BUCKALOO v. JOHNSON

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Court of Appeal, Second District, Division 2, California.

William BUCKALOO, Plaintiff and Appellant, v. Cecil M. JOHNSON, Virginia Arness, Defendants and Respondents.

Civ. 43280.

Decided: November 12, 1974

Arata, Misuraca & Clement by James L. Beyers, Santa Rosa, for plaintiff and appellant. Herbert Manasse, Hollywood, for defendants and respondents.

Plaintiff William Buckaloo appeals the judgment of dismissal1 as to defendants Cecil Johnson and Virginia Arness after the trial court sustained their demurrer to Buckaloo's complaint for declaratory relief and damages and Buckaloo refused to amend.

The complaint alleges that in 1967 and 1968 Buckaloo, a real estate broker, had an exclusive right to sell undeveloped beach property owned by Hugo and Mildred Benioff at Devil's Gulch in Mendocino County. Buckaloo made no sale. Hugo Benioff subsequently died, and Mildred Benioff then owned the property. Some time before 3 May 1972 Mrs. Benioff placed a sign on the Devil's Gulch property which read: ‘For Sale—Contact Your Local Broker.’ On 3 May 1972 Virginia Arness, her daughter, and Cecil Johnson, a real estate salesman from Fountain Valley, came to Buckaloo's office and said they were interested in coastal property for investment. Buckaloo began a general discussion of coastal properties. Mrs. Arness asked about ‘that property with the sign.’ Buckaloo explained the features of the Benioff property but said he believed the price was too high to make it a good speculative investment. They discussed other properties but Mrs. Arness remarked that she liked the Benioff property. Buckaloo found accommodations for Johnson and the Arnesses for the night. They left, promising to return the next day to go over the matter further, but they never returned. Buckaloo informed Mrs. Benioff that he procured the Arness group and asked her to refer them to him if she should hear from them directly. Some weeks later Buckaloo learned that Mrs. Benioff had sold the property to the Arness group and paid a commission to another broker.

The complaint prays for a declaration that Buckaloo had an implied contract with Mrs. Benioff for a reasonable commission on the sale of the property, for damages against Mrs. Benioff for breach of the implied contract, for damages against Benioff, Johnson, Mrs. Arness, and her daughter, and Ferne Goodwin, another broker, for intentional interference with a prospective advantage and bad-faith refusal to pay a sum known to be due, and for an injunction in aid of attachment against Redwood Empire Title Company to halt the disbursement of funds held in escrow for a real estate commission.

We agree with the trial court that the complaint failed to state a cause of action against Johnson and Mrs. Arness. Vital to every claim for relief in the complaint was Buckaloo's assertion that he had the right to a commission on the sale of the Benioff property to the Arness group. The facts alleged do not support that assertion.

Buckaloo failed to establish that he had an agreement with anyone for a commission on the sale of the Benioff property. Buckaloo's only contact with Johnson and Arness came when they inquired about properties, and that conduct alone could not create in an agency agreement. (Hicks v. Wilson, 197 Cal. 269, 273, 240 P. 289.) Buckaloo had no contact at all with Mrs. Benioff other than to inform her of his contact with the Arness group. The mere posting of a sign ‘For Sale—Contact Your Local Broker’ did not create an agency agreement between Mrs. Benioff and Buckaloo or any other local broker nor could it create an agency relationship between the Arness group and Buckaloo. Neither could it satisfy the requirement of Civil Code section 1624(5), that an agreement to employ an agent to purchase or sell real property must be in writing and subscribed by the party to be charged. The sign simply invited prospective purchasers to seek out a local broker and make arrangements with him to investigate and negotiate terms and conditions for the purchase of the property. Buckaloo does not claim that Mrs. Benioff provided him or any other local broker with information about the status of the property currently for sale or about prospective terms of sale, and the absence of such a claim in itself negates the creation of any agency agreement with her. (Herring v. Fisher, 110 Cal.App.2d 322, 329, 242 P.2d 963.)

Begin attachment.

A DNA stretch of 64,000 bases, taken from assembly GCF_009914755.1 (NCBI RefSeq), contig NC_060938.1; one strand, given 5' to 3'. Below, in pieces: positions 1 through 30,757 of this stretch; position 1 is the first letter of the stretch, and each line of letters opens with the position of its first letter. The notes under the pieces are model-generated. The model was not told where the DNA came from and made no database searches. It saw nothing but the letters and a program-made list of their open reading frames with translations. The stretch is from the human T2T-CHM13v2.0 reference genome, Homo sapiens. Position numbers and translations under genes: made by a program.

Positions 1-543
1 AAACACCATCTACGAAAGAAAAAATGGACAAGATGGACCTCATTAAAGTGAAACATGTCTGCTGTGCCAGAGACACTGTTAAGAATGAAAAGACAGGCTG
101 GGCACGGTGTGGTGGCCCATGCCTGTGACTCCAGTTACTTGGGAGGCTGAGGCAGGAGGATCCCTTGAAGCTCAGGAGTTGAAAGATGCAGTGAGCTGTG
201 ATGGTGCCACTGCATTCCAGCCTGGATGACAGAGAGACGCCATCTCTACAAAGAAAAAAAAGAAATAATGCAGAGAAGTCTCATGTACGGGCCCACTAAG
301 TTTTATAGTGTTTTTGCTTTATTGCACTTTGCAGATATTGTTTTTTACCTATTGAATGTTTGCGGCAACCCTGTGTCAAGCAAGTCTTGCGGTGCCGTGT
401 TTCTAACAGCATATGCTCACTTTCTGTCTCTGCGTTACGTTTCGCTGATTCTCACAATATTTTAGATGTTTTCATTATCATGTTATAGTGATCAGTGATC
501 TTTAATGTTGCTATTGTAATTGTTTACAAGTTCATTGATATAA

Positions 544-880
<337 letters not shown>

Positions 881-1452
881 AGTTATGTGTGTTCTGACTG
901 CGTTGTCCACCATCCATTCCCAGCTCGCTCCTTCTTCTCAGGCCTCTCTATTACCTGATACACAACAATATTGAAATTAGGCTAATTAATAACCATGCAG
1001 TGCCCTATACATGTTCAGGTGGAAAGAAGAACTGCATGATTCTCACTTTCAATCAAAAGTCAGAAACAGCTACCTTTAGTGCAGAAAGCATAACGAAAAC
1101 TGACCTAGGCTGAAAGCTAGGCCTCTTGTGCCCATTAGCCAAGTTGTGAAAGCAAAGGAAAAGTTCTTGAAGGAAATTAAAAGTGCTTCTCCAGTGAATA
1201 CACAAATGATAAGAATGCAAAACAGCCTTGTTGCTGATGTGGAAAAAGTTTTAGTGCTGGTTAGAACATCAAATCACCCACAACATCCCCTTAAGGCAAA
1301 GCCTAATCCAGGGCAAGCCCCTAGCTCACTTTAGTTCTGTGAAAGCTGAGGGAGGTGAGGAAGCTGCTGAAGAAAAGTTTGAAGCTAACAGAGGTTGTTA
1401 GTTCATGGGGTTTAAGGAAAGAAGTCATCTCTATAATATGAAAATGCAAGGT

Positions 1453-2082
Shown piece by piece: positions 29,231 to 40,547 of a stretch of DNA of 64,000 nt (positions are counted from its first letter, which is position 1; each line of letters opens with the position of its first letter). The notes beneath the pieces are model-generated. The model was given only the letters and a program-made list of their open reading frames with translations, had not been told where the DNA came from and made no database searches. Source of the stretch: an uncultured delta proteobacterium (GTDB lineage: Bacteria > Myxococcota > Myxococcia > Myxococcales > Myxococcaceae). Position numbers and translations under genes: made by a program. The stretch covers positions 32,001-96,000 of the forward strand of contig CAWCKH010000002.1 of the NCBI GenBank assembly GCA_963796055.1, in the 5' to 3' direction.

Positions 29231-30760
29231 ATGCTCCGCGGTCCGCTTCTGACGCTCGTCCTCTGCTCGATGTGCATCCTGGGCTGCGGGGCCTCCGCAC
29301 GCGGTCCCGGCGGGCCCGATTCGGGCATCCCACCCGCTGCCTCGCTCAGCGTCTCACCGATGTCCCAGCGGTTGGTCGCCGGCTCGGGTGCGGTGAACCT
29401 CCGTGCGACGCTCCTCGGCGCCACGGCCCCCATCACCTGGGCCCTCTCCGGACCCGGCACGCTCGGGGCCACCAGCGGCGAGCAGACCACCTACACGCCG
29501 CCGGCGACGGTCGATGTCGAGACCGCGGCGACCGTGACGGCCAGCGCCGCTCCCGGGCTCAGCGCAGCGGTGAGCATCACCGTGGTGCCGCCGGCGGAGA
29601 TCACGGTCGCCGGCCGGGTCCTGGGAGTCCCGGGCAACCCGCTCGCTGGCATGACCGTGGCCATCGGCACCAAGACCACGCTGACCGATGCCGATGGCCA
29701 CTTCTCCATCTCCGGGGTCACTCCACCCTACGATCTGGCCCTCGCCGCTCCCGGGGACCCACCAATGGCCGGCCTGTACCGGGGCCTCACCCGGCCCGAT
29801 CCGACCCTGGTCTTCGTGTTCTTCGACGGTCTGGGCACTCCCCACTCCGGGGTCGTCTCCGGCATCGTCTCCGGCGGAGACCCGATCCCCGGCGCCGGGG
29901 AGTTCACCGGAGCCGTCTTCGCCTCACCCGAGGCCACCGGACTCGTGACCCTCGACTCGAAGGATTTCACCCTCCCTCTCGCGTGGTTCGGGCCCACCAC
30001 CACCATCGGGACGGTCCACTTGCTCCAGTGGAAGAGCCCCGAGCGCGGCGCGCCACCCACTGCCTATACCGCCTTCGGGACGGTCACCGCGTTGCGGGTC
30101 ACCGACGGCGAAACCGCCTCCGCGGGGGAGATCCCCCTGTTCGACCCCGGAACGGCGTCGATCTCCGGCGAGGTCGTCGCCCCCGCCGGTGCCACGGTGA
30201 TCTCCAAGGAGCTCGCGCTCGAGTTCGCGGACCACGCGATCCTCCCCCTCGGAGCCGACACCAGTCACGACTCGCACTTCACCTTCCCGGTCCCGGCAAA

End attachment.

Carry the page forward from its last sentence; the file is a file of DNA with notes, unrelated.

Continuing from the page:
Moreover, Buckaloo fails to show he was the ‘procuring cause,’ the predominating effective cause, of the sale of property by Benioff to Johnson and Arness. (Sessions v. Pacific Improvement Co., 57 Cal.App. 1, 17, 206 P. 653.) Buckaloo even alleges he attempted to discourage Mrs. Arness' interest in the Benioff property. Merely providing information which tends to arouse interest and to put a prospective purchaser on the track of property does not suffice as a procuring cause of the sale of the property. (Hill v. Knight, 209 Cal. 14, 20, 285 P. 691; Nelson v. Mayer, 122 Cal.App.2d 438, 445–446, 265 P.2d 52.)

The appeals from the order sustaining the demurrer and from the entry of judgment are dismissed. The judgment is affirmed.

FOOTNOTES

1.  Buckaloo also appeals the ‘sustaining of the demurrer’ and the ‘entry of judgment.’ Because these judicial acts are not appealable, the purported appeals must be dismissed. (Code Civ.Proc., $ 904.1.)

FLEMING, Associate Justice.

ROTH, P. J., and COMPTON, J., concur.